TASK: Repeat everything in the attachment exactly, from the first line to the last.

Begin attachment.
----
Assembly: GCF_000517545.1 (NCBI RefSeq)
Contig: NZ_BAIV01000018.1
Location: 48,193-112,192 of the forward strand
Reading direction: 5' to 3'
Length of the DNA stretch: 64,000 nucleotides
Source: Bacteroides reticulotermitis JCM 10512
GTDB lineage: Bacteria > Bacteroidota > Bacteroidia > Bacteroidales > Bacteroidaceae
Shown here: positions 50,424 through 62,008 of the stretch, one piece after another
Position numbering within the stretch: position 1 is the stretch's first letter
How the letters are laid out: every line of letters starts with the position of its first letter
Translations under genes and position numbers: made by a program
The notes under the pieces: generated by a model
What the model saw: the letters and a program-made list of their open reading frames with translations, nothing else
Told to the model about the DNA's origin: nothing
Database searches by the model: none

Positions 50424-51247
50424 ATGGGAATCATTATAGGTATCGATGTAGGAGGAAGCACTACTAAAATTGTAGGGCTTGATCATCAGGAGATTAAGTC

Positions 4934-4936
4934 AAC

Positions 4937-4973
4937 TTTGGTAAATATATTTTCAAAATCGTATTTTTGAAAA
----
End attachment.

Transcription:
Assembly: GCF_000517545.1 (NCBI RefSeq)
Contig: NZ_BAIV01000018.1
Location: 48,193-112,192 of the forward strand
Reading direction: 5' to 3'
Length of the DNA stretch: 64,000 nucleotides
Source: Bacteroides reticulotermitis JCM 10512
GTDB lineage: Bacteria > Bacteroidota > Bacteroidia > Bacteroidales > Bacteroidaceae
Shown here: positions 50,424 through 62,008 of the stretch, one piece after another
Position numbering within the stretch: position 1 is the stretch's first letter
How the letters are laid out: every line of letters starts with the position of its first letter
Translations under genes and position numbers: made by a program
The notes under the pieces: generated by a model
What the model saw: the letters and a program-made list of their open reading frames with translations, nothing else
Told to the model about the DNA's origin: nothing
Database searches by the model: none

Positions 50424-51247
50424 ATGGGAATCATTATAGGTATCGATGTAGGAGGAAGCACTACTAAAATTGTAGGGCTTGATCATCAGGAGATTAAGTC

Positions 4934-4936
4934 AAC

Positions 4937-4973
4937 TTTGGTAAATATATTTTCAAAATCGTATTTTTGAAAA